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I currently have a UI where I have three optional buttons. By clicking on a button, it will go to another user flow and the button is "completed". Unclicked buttons are considered "incomplete". In the photo, the middle button is considered completed, while the 1st and 3rd are considered incomplete, and all are optional buttons to be clicked on.

I'm trying to style my buttons so that the incomplete buttons entice the user to click on them, despite them being optional. I've thought about lowering the opacity of the incomplete options, but I've received feedback that it hasn't been enticing for users.

I'm also trying to style the complete buttons so that they look complete, but also communicate "I don't need to be clicked anymore".

Any ideas how I can communciate these intents? Icon change? Changes in color or border? enter image description here

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    Are these checkboxes or buttons? If a user clicks on one of them will they be redirected somewhere or will that option just be checked? – bestfriendsforever Jun 26 at 9:58
  • I'd move the completed button to the top and put it in a completed section separated from those that still need completing. That way, users will immediately know which buttons still require completing without having to scan for ticks. – User112638726 Jun 29 at 19:58
33

The design makes it look like a checklist and the buttons look like they are disabled. May I suggest something like this:

suggestion

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    Upvote. But maybe it's better to use a check-circle icon on completed button in order to better distinguish between check and greater-than signs at a glance. – ɐsɹǝʌ ǝɔıʌ Jun 26 at 11:50
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    Is it just me, or can anyone else see that "ghost tick" in the middle of the "Son" option? – musefan Jun 26 at 11:53
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    @musefan Pls check your eyes with your specialist.... Nah! I was joking. It's there in the image. Your eyes are fine. – ɐsɹǝʌ ǝɔıʌ Jun 26 at 11:58
  • @musefan Good catch! I guess the room was too light to see it myself. I removed it. – jazZRo Jun 26 at 12:01
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First of all, lowering the opacity makes them look disabled. So I would suggest you don't do that, as users might think that they can't complete those sections, even if they wanted to.

Using a tick/check icon for ones that are not complete is very misleading as it suggests the user doesn't need to do anything. I understand they are optional and technically the users doesn't need to do anything, but I would suggest changing them to a different icon. Perhaps an empty circle (border only) or maybe a a circle with 3 dots. Anything but the same tick/check icon.

If you want to differentiate the complete ones even further, consider removing the right caret/arrow for items that are complete. This will then emphasis the other items that there is something more that needs to be done.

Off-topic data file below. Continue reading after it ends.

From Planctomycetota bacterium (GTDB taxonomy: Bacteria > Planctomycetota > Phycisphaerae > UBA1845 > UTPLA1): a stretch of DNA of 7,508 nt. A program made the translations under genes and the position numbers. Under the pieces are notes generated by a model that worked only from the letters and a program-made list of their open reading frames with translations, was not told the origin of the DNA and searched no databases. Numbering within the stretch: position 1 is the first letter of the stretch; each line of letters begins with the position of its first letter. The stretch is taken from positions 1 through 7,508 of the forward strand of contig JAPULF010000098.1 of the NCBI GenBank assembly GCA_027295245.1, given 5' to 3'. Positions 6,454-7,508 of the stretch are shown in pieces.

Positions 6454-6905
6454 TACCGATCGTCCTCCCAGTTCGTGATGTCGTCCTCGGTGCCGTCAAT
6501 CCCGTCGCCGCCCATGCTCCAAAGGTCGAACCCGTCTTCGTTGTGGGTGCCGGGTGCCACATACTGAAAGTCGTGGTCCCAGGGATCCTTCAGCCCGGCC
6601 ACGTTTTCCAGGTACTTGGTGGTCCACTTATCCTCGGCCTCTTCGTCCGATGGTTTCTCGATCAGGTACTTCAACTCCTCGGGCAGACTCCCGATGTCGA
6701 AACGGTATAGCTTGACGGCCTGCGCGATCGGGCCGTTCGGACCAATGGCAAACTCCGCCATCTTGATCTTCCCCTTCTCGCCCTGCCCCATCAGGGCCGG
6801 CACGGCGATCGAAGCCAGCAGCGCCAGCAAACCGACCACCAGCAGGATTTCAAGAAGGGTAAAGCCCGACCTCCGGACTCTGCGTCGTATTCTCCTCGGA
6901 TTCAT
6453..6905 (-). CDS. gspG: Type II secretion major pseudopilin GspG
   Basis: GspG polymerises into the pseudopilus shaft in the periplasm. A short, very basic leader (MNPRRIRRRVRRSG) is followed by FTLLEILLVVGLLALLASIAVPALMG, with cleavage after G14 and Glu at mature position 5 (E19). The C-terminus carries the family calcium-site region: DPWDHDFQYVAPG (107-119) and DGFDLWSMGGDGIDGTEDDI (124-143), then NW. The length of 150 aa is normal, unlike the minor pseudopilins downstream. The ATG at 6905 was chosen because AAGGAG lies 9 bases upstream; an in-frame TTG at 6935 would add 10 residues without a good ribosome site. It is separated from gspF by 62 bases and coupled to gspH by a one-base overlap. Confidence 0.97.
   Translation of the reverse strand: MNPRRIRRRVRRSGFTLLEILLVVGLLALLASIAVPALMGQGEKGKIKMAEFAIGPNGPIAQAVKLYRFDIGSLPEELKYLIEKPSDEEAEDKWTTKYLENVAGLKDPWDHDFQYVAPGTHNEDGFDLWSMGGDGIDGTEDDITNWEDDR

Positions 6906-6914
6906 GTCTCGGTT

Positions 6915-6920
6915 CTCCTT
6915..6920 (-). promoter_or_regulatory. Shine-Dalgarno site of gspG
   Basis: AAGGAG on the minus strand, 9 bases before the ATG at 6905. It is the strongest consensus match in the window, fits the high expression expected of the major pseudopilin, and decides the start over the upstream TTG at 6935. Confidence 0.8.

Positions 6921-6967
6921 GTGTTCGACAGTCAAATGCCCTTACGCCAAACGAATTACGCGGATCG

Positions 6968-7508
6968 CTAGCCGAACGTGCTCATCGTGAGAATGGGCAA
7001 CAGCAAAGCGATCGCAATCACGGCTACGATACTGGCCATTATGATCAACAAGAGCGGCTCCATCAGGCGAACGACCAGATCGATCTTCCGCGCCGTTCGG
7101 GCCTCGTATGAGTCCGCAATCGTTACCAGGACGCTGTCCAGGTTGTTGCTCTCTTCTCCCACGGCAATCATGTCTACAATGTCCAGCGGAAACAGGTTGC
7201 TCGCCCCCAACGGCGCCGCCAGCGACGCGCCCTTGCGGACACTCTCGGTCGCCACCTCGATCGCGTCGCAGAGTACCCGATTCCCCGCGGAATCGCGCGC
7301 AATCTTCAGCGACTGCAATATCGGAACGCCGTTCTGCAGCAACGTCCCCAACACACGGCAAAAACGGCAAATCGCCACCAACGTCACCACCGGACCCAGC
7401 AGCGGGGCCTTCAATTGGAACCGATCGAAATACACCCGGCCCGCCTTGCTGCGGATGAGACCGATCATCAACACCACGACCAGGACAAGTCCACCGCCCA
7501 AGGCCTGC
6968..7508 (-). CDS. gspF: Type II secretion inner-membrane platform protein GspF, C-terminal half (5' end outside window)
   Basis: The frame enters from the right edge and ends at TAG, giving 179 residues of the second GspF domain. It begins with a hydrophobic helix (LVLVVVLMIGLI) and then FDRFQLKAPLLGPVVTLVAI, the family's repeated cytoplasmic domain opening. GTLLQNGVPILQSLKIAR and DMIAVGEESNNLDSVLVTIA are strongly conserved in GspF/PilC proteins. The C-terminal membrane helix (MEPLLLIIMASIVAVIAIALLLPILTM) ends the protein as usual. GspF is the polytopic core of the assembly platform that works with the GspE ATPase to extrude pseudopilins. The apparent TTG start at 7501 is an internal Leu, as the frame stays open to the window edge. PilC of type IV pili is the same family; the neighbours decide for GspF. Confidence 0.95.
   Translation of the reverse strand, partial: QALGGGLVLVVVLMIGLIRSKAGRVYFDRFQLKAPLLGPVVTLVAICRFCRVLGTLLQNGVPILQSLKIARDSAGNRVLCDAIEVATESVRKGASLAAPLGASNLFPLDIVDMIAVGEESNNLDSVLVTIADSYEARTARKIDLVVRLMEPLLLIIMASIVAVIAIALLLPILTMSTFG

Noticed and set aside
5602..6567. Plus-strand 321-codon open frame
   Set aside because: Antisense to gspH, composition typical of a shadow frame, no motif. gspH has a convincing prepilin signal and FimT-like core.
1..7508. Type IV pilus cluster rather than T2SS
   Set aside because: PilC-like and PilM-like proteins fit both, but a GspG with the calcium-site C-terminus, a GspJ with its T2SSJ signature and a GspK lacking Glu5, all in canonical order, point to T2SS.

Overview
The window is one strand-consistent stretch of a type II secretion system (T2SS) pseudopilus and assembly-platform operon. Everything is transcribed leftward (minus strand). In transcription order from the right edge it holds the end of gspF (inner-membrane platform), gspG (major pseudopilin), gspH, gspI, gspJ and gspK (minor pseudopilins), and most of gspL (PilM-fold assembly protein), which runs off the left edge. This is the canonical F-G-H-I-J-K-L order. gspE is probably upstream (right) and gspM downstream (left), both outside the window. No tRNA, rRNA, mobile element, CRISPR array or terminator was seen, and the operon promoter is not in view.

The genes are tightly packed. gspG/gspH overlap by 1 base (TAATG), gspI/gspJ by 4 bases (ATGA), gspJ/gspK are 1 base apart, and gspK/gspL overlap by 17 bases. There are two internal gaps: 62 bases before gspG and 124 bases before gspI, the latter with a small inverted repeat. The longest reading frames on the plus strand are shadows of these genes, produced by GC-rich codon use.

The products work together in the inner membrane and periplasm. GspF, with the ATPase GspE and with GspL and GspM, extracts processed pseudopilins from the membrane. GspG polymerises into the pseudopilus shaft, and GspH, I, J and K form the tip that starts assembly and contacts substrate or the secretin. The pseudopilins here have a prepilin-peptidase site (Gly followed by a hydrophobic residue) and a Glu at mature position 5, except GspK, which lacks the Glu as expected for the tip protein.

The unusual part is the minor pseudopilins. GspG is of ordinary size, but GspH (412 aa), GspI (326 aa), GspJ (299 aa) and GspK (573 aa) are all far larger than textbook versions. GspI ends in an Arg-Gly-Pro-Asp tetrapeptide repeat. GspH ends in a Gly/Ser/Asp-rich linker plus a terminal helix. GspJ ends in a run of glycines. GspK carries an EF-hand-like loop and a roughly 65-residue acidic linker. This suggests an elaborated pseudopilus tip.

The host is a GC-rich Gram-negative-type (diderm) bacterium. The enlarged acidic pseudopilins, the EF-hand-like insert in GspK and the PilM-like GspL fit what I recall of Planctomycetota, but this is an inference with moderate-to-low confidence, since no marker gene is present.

Design wise, I would suggest making it look like all options need to be done. You can always put a disclaimer on the actual form page saying something like "this section is optional, but recommended".

Finally, understand that the feedback for this can be misleading. If you have optional fields you need to expect that people won't want to fill them in and no design change is going to make them act differently. Well, I suppose you could offer them a prize if they do, but that's a different story!


Something like this:

enter image description here

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2

Seems like you're trying to make these elements do too many things by combining several elements into one. You have a check symbol (like a checkbox) and an outline and arrow (like a button).

I would suggest separating the two functions out into checkboxes and a button enter image description here

Obviously you'll want to style it to your brand colours.

I would also recommend reviewing the UK government design system. It's a great example of an accessible design system, and is considered by many as a gold standard for usability. https://design-system.service.gov.uk/components/checkboxes/

EDIT:

Regarding this comment:

"I'm trying to style my buttons so that the incomplete buttons entice the user to click on them, despite them being optional."

If you are trying to make users click on these optional checkboxes, are they really optional at this point? Perhaps you could make the user choose at least a certain amount? So perhaps you can say "Choose at least three options" before they can move on to the next stage?

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    I think you have misunderstood. That isn't a list of checkboxes. The check icons are there to indicate if a particular section has been completed or not. Well at least that is how I understood it, I guess we can wait for OP to clarify. – musefan Jun 26 at 10:26
  • @musefan Aha! You are right, i must've misunderstood the initial sentence. I will upvote your answer as more relevant! – bestfriendsforever Jun 26 at 10:29
  • Yep! This isn't supposed to be radio boxes - check icon + lower opacity combo was to say it hasn't been completed – turtlefish12 Jun 26 at 11:50

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